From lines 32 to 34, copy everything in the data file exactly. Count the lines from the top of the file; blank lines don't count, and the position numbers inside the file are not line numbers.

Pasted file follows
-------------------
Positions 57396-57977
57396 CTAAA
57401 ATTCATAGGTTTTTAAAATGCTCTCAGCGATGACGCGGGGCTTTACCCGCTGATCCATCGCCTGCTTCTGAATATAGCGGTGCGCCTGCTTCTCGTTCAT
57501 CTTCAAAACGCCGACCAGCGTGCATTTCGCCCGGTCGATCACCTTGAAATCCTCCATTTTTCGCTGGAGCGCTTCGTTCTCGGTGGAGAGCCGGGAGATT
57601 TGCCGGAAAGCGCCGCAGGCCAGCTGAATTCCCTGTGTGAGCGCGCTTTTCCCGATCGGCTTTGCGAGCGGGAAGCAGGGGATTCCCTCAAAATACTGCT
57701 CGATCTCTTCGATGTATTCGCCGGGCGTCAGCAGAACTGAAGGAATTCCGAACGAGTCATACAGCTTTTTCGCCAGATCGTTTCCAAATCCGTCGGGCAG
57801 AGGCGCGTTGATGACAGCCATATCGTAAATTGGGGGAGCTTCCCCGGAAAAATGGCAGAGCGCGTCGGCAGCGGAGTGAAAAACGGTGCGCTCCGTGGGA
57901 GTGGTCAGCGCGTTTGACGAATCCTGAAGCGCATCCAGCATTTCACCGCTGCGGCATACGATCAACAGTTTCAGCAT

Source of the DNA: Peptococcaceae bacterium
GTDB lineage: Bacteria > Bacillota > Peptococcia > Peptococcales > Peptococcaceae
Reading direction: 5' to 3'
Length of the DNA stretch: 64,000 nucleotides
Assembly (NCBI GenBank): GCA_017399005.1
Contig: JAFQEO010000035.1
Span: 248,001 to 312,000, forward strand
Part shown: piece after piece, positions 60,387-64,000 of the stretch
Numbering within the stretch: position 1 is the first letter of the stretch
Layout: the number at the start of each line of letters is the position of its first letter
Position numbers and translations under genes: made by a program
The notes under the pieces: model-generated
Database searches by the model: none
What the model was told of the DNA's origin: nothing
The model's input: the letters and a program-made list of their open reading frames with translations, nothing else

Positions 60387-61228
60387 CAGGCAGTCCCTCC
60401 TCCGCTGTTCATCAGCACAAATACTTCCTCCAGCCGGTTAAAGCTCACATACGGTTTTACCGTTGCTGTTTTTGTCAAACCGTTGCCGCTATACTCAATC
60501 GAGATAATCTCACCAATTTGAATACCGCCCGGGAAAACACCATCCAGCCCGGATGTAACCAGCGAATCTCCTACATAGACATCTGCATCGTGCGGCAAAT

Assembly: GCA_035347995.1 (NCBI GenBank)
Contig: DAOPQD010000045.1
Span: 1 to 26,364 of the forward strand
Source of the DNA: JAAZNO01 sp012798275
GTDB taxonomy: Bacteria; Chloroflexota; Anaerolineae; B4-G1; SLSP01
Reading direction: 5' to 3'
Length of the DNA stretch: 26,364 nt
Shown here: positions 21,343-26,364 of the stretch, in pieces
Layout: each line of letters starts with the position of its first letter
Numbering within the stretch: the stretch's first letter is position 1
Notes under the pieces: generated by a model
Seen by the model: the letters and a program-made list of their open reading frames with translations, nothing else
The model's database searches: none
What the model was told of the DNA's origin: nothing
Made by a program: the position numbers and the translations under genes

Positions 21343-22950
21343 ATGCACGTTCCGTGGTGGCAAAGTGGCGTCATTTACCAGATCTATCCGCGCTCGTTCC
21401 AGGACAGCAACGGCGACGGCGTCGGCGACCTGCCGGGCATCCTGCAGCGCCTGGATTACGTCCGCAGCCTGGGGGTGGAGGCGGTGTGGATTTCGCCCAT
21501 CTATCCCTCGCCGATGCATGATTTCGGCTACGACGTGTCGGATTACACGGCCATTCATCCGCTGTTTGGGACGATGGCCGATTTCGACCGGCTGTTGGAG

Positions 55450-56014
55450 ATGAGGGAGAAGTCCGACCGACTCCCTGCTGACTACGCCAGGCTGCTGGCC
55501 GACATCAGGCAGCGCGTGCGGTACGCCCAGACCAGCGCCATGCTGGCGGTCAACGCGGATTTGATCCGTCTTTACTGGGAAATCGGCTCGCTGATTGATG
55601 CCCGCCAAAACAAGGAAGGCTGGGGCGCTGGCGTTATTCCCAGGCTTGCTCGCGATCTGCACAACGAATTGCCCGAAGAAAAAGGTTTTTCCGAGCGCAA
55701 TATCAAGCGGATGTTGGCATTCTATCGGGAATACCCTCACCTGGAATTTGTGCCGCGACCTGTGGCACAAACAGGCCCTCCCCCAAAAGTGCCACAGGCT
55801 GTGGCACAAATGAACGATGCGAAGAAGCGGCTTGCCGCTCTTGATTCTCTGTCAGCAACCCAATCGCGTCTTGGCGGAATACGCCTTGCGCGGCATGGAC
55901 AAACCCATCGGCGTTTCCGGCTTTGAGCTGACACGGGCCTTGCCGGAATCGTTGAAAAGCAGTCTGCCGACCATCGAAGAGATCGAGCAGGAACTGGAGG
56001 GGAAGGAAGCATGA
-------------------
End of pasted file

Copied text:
GTDB taxonomy: Bacteria; Chloroflexota; Anaerolineae; B4-G1; SLSP01
Reading direction: 5' to 3'
Length of the DNA stretch: 26,364 nt